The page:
Is he only worth the LE80 million that was confiscated from his family back in 2007? No one can tell.
Very little is known about the economic ventures of the multi-millionaire businessman Khairat El-Shater who at the weekend became Egypt's latest presidential hopeful.
He is the second-in-command in Egypt's largest and best-organised political group, the Muslim Brotherhood, and, according to some reports, their top financier.
But El-Shater's official site and Facebook page doesn't say much about his business interests.
Tracing these connections is a tricky endeavour as any of his ventures could be registered in the name of his wife or any of his ten children, political economy professor Zeinab Abul Magd claimed in an article.
Abul Magd said that 72 Brotherhood-related companies were confiscated in 2007 in what turned out to be the final Mubarak government crackdown on the then-illegal group.
Among the businessmen apprehended by police were Ahmed Shousha, Sadeq El-Sharqawi, Ahmed Ashraf, Ahmed Abdel Aaty, Asaad El-Sheikha. All were accused of laundering money for the Brotherhood.
One ex-Brotherhood member told Ahram Online that El-Shater's combined wealth calculated by the military court in 2007 amounted to around LE80 million ($13 million), but that this could be only the tip of the iceberg.
As a prohibited political group, the Brotherhood had a history of hiding its resources to protect them from confiscation. Members of the organisation living in exile – among them Youssef Nada in Switzerland and Kamal El-Helbawy in London – were reportedly responsible for investment portfolios.
El-Shater himself spent many time in the UK, Jordan and Saudi Arabia between the years 1981 and 1987, according to the official site Ikhwan Wiki. He also sits on boards of several companies in Bahrain, Luxembourg and UK, according to details on his profile at the LinkedIn website.
"The military court report mentioned all assets and funds under the name of Khairat [El-Shater], his wife and children," the source, who requested anonymity but claims to have read the document, says.
"But it is almost certain that there are other funds and assets under other names."
He added that Hassan Malek, another tycoon belonging to the Muslim Brotherhood, was said to be have had LE120 million confiscated, according to the same 2007 court report.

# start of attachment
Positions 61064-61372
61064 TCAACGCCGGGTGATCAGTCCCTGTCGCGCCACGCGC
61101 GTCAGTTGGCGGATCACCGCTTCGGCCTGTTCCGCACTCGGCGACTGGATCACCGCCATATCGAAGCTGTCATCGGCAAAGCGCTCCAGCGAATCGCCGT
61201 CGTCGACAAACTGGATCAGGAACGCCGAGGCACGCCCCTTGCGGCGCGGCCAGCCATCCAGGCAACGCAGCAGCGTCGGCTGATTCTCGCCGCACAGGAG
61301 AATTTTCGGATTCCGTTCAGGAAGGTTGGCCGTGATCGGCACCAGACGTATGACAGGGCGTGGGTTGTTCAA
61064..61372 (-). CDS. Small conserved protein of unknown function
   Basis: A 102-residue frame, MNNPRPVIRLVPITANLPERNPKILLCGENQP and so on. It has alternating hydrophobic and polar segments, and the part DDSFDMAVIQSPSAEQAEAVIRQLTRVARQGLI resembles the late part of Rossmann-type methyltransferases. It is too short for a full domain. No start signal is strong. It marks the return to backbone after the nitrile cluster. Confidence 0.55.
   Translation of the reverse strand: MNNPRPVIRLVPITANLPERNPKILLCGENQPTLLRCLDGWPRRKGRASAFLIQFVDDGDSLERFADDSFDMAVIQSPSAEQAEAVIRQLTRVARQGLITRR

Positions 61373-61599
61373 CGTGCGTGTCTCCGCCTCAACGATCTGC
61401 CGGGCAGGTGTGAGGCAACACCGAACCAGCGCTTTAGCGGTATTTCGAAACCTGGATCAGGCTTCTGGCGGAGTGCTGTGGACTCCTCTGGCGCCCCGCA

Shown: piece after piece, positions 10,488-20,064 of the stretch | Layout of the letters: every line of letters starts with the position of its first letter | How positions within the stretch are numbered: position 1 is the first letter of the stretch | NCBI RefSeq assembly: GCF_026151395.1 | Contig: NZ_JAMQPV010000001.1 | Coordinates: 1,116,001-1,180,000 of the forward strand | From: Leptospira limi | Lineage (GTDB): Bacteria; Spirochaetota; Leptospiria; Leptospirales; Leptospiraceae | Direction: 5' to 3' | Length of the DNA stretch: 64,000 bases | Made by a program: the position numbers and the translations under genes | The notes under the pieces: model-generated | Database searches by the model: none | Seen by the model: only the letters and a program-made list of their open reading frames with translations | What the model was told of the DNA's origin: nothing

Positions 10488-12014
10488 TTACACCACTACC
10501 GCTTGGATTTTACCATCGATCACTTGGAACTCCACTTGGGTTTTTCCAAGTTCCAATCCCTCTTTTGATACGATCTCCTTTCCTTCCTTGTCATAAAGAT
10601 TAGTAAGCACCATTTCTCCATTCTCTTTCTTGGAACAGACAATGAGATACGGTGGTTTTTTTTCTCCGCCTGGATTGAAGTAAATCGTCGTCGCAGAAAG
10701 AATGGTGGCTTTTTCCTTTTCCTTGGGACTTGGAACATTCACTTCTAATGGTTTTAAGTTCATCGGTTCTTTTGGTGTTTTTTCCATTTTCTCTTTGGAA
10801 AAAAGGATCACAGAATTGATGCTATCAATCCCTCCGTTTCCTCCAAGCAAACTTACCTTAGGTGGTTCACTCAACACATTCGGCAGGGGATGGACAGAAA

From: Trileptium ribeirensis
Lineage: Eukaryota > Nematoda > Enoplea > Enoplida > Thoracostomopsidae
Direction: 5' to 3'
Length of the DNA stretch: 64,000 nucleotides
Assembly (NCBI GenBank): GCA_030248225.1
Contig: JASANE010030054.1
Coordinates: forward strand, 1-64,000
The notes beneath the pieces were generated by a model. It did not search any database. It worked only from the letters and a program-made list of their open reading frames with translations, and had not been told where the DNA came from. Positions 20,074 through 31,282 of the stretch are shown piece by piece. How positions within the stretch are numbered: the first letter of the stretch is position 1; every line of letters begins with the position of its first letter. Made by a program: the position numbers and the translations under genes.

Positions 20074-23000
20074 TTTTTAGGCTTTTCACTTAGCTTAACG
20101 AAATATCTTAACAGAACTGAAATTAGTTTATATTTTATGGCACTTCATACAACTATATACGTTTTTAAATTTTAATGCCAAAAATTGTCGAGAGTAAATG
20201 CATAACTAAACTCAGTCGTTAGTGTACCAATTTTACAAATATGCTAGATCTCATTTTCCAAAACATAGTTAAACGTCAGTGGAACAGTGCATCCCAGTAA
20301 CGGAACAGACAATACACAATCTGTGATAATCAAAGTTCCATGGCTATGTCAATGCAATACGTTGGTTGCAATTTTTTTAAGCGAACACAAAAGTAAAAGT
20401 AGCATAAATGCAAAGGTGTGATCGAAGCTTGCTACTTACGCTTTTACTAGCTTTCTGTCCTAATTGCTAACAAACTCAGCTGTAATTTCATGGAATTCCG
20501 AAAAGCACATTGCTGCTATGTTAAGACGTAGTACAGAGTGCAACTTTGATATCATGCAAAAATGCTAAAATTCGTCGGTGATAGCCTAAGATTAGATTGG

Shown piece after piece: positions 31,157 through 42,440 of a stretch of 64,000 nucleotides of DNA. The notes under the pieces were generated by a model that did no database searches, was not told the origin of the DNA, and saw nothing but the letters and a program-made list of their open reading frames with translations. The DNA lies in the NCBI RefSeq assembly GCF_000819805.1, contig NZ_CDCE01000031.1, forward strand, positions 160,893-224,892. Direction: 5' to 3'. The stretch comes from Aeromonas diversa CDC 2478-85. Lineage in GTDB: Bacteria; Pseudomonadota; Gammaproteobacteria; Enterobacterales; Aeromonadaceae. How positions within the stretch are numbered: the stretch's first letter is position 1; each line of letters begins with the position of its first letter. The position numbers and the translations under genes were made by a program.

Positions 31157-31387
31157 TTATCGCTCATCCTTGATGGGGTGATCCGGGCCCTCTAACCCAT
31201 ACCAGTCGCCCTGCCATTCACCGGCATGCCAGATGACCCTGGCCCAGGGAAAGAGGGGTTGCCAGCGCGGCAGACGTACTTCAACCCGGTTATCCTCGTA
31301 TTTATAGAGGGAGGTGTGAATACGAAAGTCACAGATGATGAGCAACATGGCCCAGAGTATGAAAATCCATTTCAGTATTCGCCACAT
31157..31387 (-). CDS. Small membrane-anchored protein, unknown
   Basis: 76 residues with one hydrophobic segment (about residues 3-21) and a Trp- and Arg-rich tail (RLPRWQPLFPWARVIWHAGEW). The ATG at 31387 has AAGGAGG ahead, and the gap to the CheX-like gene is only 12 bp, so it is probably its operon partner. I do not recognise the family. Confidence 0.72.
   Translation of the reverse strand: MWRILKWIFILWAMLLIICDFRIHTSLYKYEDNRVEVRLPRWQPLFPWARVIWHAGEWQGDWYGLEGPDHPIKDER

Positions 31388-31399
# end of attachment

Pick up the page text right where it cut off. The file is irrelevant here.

Trade and commerce appear to be El-Shater's forte. He has many business dealings with Turkey, importing furniture and clothing through the Istikbal and Sarar brands.
The source also claims he is involved in a pharmaceuticals company called Hayah with Ahmed Abdel-Aaty. Abdel-Aaty was also tried by the military in 2007.
Some observers even speculate that Brotherhood's funds are mixed up with El-Shater's own and that he is responsible for the investing the group's wealth.
Despite repeated crackdowns on El-Shater's businesses by Egypt's former regime – starting in 1992 with the confiscation of his Slasabeel computer systems company, the 61-year-old seems to have survived, and even flourished, financially.
Should El-Shater prove victorious in the presidential race then he will be required by law to disclose his wealth, bringing an end to the mystery.
For now it seems the most comprehensive and publicly-available list of El-Shater's business activity can be found on the popular professional networking website Linkedin.
The website lists El-Shater's current business posts:
From January 2004 to the present, he was co-founder and owner of Sarar Company for Men's Clothing. Sarar is also linked to Hassan Malek.
From January 2004 to the present, he was co-founder and owner of Al-Shehab for Bus Manufacturing.
From January 2003 to the present, he was co-founder and owner of Nqaa Company.
From January 2001 to the present, he was co-founder and owner of Rawag Company, owner of the Egyptian franchise for Turkish furniture trader Istikbal.
From January 2000 to the present, he was principal (main owner) of Al-Salsabeel for Trading and Investment.
The site also lists positions previously held by El-Shater, including on the board of the International Bank For Development and Investment, and at El-Mohandes Bank.
It also says he was a board member for several companies in Bahrain, Luxembourg and the UK.